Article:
Adele on making songs that make us cry
I remember the first time I heard Adele’s voice. I was alone (of course) in my apartment one night (of course) and, while the city went about its business, I – tearful, bottom lip all atremble – spooned very large portions of cookie dough ice cream into my mouth, sipping a jumbo lime slurpee between mouthfuls.
My boyfriend had dumped me for for my sister AND my best friend (revealing at the same time their intention to form a polyamorous union and move to a small village off the coast of Costa Rica). I sat devastated on my cheap but colourful IKEA rug and longed for simpler, happier times.
Honestly, I can’t remember the first time I heard any song of any artist.
But what I do know is every time I hear an Adele song, I get messy. You know, mentally. I could be happy, stable, satisfied, and the moment her voice belts out, I’m suddenly forlorn, vulnerable and filled with longing.
Pathos is the name given to aspects of art, music or literature that evoke strong feelings of kindly sorrow, compassion or empathy. And Adele accredits some of the success of her songs to that fact that they penetrate our veil of “okayness”.
In a recent interview with Time, Adele says people respond to her songs because “I’m not shy or embarrassed to be falling apart.” She adds:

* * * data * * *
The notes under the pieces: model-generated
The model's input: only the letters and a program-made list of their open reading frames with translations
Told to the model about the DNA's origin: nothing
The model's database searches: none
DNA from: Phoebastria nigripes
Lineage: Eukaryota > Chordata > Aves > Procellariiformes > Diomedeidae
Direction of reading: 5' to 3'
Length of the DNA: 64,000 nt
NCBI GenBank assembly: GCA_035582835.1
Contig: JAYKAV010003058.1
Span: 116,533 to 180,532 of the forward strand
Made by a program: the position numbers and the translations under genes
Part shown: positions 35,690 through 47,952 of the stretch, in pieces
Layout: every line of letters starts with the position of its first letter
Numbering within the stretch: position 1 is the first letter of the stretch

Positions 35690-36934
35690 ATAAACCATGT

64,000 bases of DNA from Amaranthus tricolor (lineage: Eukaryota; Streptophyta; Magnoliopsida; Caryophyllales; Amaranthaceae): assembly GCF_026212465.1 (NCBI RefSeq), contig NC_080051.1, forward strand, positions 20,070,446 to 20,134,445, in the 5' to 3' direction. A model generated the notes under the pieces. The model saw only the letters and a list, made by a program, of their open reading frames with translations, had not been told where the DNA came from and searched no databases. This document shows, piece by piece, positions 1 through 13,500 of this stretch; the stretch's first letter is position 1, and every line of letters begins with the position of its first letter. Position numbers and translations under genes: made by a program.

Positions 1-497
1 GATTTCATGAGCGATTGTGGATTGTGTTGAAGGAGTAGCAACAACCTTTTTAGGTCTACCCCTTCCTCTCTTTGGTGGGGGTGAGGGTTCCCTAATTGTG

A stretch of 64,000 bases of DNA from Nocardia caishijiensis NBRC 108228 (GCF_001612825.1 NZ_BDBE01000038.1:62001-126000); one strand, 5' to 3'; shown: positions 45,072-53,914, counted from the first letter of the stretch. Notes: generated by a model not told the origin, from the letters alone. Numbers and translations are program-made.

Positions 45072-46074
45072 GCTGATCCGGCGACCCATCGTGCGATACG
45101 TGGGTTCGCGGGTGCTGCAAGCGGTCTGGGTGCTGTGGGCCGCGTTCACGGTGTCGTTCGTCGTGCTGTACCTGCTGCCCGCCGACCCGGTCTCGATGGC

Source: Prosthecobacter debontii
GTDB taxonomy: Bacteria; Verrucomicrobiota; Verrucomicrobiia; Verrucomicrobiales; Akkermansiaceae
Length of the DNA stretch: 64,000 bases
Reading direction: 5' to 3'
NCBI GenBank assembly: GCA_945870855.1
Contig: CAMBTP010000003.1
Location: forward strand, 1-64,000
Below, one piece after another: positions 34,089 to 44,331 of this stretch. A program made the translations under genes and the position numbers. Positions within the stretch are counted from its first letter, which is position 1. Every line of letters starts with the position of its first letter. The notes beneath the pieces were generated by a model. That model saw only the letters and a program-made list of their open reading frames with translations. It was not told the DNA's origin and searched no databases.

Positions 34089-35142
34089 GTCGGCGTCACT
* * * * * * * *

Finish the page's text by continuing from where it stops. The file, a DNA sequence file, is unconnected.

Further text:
“Everyone falls apart, I think. A lot of people try to be brave and not shed a tear. Sometimes when you know someone else feels as s— as you do, or approaches things in a certain way just like you do, it makes you feel better about yourself. Even though my music is melancholy, there’s also joy in that. I hope I do bring joy to people’s lives, and not just sadness, but I think there’s there’s a comfort in it.”
Henri Matisse once famously said, “Creativity takes courage”, and I think Adele stands as an example of this. Through her songs, often written about deeply personal life experiences, she reveals emotions and feelings that she – and indeed all of us – often work hard to cloak.
So, if you want to make songs, pictures, stories or dances that resonate, why not start with exploring your own fears, vulnerabilities and experiences of “falling apart”?
Worked for Adele.
Now. Where’s that ice-cream?